Metrorail Late Night Usage Patterns

February 17th, 2011

The Metro board recently received a staff presentation containing some options for narrowing the projected gap in the fiscal year 2012 budget.  One of these options, the elimination of weekend late-night service, garnered a lot of attention in the media and on the local transit blogs. A lot of the discussion centered around understanding who these passengers are (late night revelers, night shift workers), where they’re starting their trips and where they’re ending them.   Others discussed what other transit alternatives might be viable replacements for Metrorail late-night service.

One local blog, Greater Greater Washington, posted a great diagram generated by one of their contributors that illustrates total station volumes for late night trips and helps see whether a station is an origin station, a destination station, or in the middle.  The map does a wonderful job of illustrating origins, destinations and volumes, but leaves one question unanswered:  what sorts of trips are actually being made?

The diagram below, made by Metro planning staff, answers this question.  Not focused on individual station volumes like the GGW diagram, this diagram splits the Metrorail system up into 8 service zones:  one for the “core” of the system and one each for the non-core trunk lines leaving the core.  (The eastern ends of the Orange and Blue lines are paired into one zone, as are the southern ends of the Yellow and Blue lines.)  The numbers and arrows on the diagram indicate the rounded average number of people going between zones, or staying within a zone, during the late-night period.*  All flows greater than 100 persons are displayed.  Interestingly enough, the only passenger flows greater than 100 were either leaving the core, entering the core, or staying within a zone.

Late Night OD Map by SuperZone

Late Night OD Map by SuperZone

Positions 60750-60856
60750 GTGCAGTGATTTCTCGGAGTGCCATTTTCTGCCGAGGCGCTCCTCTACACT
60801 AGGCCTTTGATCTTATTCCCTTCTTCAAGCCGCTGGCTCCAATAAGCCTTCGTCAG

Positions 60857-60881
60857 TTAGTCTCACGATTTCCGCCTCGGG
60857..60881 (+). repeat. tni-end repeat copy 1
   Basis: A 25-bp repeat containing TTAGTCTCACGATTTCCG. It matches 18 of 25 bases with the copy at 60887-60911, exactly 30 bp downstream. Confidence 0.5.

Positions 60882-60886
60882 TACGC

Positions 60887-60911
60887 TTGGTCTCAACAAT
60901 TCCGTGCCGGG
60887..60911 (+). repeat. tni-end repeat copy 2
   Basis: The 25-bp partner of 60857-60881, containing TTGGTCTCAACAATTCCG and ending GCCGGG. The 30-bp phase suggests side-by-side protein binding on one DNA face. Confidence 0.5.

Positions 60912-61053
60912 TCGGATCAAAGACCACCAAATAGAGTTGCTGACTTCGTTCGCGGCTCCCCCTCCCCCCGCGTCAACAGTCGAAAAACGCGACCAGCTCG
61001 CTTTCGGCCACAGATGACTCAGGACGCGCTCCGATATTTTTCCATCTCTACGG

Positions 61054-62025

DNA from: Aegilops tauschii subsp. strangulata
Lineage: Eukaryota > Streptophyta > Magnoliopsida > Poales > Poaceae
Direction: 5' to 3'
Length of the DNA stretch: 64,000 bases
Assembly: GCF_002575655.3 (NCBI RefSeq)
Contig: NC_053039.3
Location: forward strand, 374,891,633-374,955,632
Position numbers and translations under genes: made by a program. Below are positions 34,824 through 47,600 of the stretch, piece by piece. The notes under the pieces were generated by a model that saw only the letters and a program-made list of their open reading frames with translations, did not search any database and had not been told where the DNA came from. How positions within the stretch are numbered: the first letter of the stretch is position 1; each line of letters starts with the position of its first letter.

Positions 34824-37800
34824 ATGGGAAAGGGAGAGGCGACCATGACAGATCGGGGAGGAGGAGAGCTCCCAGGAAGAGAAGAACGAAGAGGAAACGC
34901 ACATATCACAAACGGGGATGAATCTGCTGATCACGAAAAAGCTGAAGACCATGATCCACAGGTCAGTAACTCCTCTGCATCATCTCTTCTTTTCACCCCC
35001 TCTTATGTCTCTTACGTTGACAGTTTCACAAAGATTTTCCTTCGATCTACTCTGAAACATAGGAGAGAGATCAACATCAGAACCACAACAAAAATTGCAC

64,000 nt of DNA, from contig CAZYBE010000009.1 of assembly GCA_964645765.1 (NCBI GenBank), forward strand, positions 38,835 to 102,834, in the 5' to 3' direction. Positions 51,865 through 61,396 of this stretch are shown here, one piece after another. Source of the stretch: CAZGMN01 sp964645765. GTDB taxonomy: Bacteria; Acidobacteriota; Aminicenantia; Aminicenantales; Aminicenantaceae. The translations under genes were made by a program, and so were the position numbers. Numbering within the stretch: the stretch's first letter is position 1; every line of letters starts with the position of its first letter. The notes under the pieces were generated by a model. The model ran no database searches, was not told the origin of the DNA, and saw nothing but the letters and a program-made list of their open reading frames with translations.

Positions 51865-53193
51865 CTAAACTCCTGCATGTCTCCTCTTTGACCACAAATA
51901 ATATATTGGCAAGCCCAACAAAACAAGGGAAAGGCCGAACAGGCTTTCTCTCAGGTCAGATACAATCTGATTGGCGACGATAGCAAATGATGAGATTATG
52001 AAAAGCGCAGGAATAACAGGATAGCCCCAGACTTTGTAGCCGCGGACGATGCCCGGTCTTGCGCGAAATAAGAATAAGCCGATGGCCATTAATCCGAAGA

Here are some other data points from the origin-destination analysis:

  • 73% of the late night trips originate in the core zone.  No other zone has more than 5% of the origins.
  • 34% of the region’s late night trips are to the core zone.
  • 24% of the late night trips both originate and end in the core zone.  Therefore, 10% of the late night trips originate outside the core and terminate inside it.

The time these trips is also a factor.  Analysis shows that more than half of the late-night boardings occur after the first hour of the late-night service period.  Approximately one quarter of the late night trips being after 2 AM.

This data can be used to explore options for reducing the cost of late night service, either by better matching rail service to late-night demand, or exploring other options for providing these trips through other transit modes.  We welcome your comments on this data or recommend service alternatives based on the above passenger flows.

*A note on the data:  The data used for this assessment are for trips with entries and exits after midnight, September 2010 to November 2010.  The data was averaged by the number of late night periods over the analysis range, so that the numbers above represent the flow demand for a given late night period.

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  1. Ritch
    September 28th, 2012 at 14:07 | #1

    Thanks for putting this together! This is very useful information that I would like to share with the Arlington taxicab companies to make a case for more late night service at certain stations.

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